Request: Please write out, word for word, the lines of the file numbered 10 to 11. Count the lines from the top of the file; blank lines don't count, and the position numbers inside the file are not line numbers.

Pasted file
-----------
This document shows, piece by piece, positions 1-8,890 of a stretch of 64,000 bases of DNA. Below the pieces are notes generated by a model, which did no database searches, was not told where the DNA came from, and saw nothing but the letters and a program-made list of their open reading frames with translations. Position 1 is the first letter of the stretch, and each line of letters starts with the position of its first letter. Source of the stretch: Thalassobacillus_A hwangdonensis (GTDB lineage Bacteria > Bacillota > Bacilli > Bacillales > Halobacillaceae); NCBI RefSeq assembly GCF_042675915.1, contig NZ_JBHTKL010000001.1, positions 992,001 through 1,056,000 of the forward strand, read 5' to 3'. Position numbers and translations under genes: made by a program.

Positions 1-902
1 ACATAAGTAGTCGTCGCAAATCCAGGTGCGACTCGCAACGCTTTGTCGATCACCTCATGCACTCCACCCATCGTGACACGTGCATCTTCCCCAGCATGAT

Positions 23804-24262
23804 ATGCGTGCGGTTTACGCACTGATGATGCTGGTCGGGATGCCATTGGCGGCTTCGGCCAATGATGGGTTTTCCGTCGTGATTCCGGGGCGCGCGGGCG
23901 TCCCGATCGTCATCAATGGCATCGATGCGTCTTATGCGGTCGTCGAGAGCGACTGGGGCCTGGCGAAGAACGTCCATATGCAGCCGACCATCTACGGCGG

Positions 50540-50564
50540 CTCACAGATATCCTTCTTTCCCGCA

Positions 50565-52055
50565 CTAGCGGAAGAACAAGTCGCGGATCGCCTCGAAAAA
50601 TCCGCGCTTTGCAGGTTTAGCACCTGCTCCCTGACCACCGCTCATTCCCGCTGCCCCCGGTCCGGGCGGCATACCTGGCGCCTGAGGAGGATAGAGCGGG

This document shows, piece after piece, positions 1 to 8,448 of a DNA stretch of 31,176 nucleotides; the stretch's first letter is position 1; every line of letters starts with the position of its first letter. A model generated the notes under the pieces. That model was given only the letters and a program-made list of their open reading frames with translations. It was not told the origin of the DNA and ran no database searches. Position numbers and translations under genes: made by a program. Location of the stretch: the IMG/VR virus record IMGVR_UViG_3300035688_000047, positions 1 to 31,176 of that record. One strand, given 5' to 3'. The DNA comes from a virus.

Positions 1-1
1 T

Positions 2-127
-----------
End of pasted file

50565 CTAGCGGAAGAACAAGTCGCGGATCGCCTCGAAAAA
50601 TCCGCGCTTTGCAGGTTTAGCACCTGCTCCCTGACCACCGCTCATTCCCGCTGCCCCCGGTCCGGGCGGCATACCTGGCGCCTGAGGAGGATAGAGCGGG